The Square Root of Summer, Harriet Reuter Hapgood

Saturday, July 07, 2018

Summer break should be a time of lazy mornings, afternoons spent outdoors, and long twilights where anything feels possible. For Gottie, the main character of The Square Root of Summer, summer break has become something to dread. After her beloved grandfather's death the year before, Gottie descended into a grief so deep she has yet to discover the bottom. As if that weren't enough, her brother's return from school has also brought the return of his friend Jason, Gottie's first love and first heartbreak. It also brings the return of her childhood best friend Thomas, who emigrated to Canada years ago, and never once in the years he's been away wrote or called.

With so much going on in Gottie's world, when she starts losing time she wonders if she might not be going mad. Each time it happens, she has a vivid flashback to a memory from the summer before. Soon she realizes they are more than just flashbacks-she is actually there, in the past, able to manipulate things and talk to people. Gottie, a scientific genius, develops a theory; she believes she is traveling through wormholes in space-time. In other words, time-travel. But why? What is causing this time displacement? And why does she keep going back to revisit memories she's been trying to avoid?

This book takes a novel approach to both the idea of time travel, and to the exploration of loss and grief. It's not often that I've seen quantum physics used as a major plot device in YA literature. But in the context of the story, it works. Which of us, when faced with painful memories, doesn't shy away? Gottie spends and entire year trying to avoid anything that reminds her of either her first heartbreak or her father's death. This means pushing away everyone-family, best friend, teachers at school. But Hapgood's message-that we must confront painful memories if we hope to learn from them or move past them-is perfectly delivered through the events Gottie relives as she is sucked back in time.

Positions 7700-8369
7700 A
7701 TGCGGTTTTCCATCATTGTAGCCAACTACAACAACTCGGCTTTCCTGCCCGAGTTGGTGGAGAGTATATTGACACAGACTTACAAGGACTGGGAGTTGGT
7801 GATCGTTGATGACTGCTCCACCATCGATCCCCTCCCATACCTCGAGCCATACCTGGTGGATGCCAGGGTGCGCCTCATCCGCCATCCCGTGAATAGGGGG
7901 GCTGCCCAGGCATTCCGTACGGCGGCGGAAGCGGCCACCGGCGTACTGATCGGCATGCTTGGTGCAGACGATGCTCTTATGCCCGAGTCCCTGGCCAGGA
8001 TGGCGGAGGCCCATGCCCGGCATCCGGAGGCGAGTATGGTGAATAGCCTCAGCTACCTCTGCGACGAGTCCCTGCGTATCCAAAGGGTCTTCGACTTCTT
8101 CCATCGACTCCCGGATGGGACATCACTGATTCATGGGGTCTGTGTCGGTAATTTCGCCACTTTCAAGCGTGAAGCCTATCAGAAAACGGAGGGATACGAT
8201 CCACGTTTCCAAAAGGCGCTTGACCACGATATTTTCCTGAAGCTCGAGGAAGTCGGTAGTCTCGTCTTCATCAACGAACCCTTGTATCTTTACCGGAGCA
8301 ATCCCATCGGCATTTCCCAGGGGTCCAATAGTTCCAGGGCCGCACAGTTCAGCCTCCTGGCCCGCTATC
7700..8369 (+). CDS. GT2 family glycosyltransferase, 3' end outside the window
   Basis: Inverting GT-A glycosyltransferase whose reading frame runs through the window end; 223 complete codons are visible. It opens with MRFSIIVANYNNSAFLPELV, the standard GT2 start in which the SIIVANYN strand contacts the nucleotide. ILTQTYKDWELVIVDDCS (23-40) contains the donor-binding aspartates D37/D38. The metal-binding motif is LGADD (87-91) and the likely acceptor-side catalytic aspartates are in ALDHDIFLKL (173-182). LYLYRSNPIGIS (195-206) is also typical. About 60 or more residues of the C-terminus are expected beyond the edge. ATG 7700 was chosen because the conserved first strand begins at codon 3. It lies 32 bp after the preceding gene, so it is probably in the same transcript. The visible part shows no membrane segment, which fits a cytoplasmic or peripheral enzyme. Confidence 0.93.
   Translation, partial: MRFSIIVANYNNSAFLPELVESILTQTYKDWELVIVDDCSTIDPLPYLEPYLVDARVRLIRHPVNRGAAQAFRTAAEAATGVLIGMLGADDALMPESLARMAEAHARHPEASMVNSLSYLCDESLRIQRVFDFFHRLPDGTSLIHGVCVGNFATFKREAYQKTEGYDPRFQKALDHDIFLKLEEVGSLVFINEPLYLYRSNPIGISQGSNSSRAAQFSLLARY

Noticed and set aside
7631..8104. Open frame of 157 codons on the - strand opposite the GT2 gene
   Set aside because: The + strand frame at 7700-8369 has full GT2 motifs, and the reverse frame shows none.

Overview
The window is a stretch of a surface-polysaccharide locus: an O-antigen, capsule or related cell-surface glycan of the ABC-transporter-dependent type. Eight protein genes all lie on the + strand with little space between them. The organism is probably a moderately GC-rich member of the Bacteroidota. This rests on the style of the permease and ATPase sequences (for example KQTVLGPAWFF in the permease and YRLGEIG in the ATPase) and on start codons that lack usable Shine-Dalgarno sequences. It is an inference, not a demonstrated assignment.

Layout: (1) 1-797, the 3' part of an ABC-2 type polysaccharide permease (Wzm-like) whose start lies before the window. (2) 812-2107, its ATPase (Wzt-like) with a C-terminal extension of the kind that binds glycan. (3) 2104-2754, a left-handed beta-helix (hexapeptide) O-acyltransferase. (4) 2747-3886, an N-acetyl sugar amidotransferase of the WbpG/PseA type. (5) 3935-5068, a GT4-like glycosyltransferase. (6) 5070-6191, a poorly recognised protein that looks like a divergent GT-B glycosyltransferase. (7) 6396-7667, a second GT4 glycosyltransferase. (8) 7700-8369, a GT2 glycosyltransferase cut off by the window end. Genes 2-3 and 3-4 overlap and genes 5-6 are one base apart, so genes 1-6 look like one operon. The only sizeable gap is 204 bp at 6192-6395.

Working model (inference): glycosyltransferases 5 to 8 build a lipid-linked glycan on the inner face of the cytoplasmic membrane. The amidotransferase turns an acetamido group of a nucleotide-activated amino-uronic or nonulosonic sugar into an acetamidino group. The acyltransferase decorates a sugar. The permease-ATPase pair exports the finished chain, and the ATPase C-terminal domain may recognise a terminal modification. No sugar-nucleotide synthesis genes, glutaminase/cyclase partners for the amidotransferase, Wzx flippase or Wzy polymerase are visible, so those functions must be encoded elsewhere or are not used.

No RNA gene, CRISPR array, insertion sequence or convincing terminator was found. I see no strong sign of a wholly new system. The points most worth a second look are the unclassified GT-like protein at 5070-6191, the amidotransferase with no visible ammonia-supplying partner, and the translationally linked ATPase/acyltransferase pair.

The characters are quirky and charming. Though Gottie's mother died when she was born, her father  a German ex-pat, chose to stay in England to raise his children. He was benignly neglectful of Gottie and her brother Ned even when their grandfather was alive, but he withdrew from the world even more after he died. Throughout the long winter, Gottie longed for him to be more present, but he was dealing with his grief in his own way. Ned, Gottie's brother, is a first year uni student who wants to be a rock star. His exuberance and love for life covers his own grief, which he hides from Gottie, feeling he has to take care of her. And even though Gray, Gottie's grandfather, is not physically present, he looms large over Gottie's entire journey that summer, as she finally faces her most painful memories of him. He was larger than life, the kind and eccentric patriarch of their little family. He was the opposite of Gottie's introspective father, and as such he became the central figure in Gottie's childhood. His loss destabilized her whole world-the whole universe, apparently, if the fabric of space-time was rent as a result.

The love story here is pretty predictable, which didn't make it less enjoyable to read. The depth of Gottie's relationship to Thomas, and the struggles they have to go through to repair their friendship before they can be together at all add a tension that improves on the basic plot device of "best-friend-becomes-boyfriend".  Gottie also has to repair her friendship with her bestie Sof, whom she pushed away after Gray's death, not wanting to drag her into her well of grief. What she failed to realize was that Sof was grieving as well, and they could have supported each other, and Gottie not turned inward so drastically. There are some good themes about the meaning of friendship, and about how healthy relationships require commitment and work to keep them going. There was also a good anti-example in Gottie's relationship with Jason, her "first love". Gottie comes to realize that what they had was never what she thought it was.

This is Hapgood's debut novel, and for a first novel it is very good. I'd definitely recommend it for inclusion in a classroom library, or as a book club read for high schoolers. I don't know that it has universal appeal, but I can see many teens connecting with one or the other characters, and with the themes of friendship, loss, and love.

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